Early Muslims did keep dogs, and there are records to the effect that the Prophet Muhammad “prayed in the presence of dogs” and that “in the Mosque of the Prophet in Medina, the second holiest site in the world for Muslims after the Kaaba, dogs were regularly seen frolicking about during the prophet’s life and for centuries after as well.”

Mikhail and other historians pinpoint the once-rural religion’s shift on dogs to its transition to urban areas. As factors like urban trash piles — which the canines regularly ate — bred lethal diseases, the animals became symbols of sickness and death in humans.

“Packs of dogs were a major problem in many Islamic centers. They carried rabies and various other diseases, but it was recognized that their scavenging filled an important function,” Stanley Coren, professor emeritus in the Department of Psychology at the University of British Columbia and author of several books about dogs, wrote for Psychology Today.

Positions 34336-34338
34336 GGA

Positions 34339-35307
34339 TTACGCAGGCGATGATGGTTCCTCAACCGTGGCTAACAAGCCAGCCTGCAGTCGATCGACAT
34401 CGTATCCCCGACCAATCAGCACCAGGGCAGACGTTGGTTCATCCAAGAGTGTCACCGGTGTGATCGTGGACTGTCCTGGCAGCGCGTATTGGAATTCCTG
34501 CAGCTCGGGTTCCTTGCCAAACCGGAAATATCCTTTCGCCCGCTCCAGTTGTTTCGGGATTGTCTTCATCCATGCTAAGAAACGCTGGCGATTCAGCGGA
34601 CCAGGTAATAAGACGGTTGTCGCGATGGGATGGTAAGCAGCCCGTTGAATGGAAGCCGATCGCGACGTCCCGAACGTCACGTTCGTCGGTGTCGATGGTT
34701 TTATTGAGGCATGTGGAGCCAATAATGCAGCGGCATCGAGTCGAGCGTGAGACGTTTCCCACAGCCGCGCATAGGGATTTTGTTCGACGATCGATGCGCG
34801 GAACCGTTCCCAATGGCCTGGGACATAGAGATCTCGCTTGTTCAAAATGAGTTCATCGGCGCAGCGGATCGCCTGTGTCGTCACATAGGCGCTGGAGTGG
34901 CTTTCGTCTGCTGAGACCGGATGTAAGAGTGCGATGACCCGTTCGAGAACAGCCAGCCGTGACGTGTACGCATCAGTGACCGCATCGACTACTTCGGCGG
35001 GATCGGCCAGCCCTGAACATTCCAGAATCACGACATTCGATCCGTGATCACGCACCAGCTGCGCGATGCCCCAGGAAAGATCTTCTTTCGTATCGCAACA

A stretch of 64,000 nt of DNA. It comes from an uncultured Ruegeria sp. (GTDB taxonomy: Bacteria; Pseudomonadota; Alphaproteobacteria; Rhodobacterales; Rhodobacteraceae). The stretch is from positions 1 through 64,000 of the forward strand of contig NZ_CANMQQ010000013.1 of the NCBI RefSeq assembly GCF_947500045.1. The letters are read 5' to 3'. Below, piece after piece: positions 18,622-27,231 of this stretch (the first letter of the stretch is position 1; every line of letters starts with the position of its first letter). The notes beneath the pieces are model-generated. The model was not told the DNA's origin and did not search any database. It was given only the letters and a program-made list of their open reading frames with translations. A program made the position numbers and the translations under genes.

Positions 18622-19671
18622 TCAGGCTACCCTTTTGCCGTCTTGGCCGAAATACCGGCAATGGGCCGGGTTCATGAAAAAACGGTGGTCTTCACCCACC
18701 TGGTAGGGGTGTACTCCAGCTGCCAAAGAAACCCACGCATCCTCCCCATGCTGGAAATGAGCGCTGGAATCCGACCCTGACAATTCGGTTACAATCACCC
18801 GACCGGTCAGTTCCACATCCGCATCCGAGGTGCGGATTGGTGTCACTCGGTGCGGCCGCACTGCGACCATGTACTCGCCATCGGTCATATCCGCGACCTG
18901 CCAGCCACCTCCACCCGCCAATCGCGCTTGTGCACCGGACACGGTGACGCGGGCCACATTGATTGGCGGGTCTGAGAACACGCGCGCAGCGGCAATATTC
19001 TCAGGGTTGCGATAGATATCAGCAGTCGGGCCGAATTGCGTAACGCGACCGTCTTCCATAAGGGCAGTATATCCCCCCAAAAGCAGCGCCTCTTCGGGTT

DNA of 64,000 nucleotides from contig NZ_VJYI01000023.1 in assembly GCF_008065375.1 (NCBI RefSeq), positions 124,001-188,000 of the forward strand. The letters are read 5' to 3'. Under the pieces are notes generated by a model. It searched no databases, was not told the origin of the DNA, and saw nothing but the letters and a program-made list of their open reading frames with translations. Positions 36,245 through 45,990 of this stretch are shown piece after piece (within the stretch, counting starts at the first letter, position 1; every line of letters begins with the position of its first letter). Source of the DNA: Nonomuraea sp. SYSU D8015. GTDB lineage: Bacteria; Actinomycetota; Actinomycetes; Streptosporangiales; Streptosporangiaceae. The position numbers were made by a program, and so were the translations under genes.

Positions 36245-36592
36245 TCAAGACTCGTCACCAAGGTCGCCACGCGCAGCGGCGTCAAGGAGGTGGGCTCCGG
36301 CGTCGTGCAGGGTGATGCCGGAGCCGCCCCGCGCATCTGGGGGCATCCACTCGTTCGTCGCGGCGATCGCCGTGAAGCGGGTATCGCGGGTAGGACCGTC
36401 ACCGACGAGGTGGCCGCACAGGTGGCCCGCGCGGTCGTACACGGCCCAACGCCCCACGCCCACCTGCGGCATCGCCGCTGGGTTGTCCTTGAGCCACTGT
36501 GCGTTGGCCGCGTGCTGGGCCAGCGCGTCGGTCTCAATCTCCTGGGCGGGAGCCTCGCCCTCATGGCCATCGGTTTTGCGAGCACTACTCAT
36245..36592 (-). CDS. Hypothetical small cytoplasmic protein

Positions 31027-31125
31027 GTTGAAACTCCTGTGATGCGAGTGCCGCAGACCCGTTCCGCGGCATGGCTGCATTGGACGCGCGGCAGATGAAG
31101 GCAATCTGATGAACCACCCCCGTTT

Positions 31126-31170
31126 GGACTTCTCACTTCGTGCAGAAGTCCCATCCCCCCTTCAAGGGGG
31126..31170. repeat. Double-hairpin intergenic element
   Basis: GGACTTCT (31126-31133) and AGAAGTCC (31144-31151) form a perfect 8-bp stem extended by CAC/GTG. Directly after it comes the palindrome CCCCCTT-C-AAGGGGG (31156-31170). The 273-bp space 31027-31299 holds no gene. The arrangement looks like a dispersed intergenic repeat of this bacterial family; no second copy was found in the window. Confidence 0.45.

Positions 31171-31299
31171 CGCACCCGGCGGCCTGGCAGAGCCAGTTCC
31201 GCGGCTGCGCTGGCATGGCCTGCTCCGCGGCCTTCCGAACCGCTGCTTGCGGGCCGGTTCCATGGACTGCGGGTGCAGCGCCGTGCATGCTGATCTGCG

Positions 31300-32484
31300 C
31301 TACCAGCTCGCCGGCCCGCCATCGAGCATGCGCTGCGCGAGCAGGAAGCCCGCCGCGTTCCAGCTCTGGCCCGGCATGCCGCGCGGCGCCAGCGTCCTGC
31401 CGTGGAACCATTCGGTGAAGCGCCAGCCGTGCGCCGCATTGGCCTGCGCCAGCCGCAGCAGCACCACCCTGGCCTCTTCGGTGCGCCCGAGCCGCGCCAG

By the 1700s, Mikhail wrote, “dogs were now seen as dangerous, disease-ridden, and expendable.” He described that the “sea change in Muslim attitudes towards dogs explains the dominant view of the animal today” and even “several large-scale dog eradication campaigns.” More than 300 years later, he noted, “the majority of Muslims see dogs as dirty, impure, sometimes even evil.”

Other historians have suggested Muhammad spread anti-canine messages, and others say some Muslims’ view of the species stems from Zoroastrianism, an early rival of Islam. “Dogs were prized by Zoroastrians, and treated with great affection and reverence. If you look at the way history works, it is often the case that the gods of the old religion are converted into the devils of the new religion,” Coren wrote.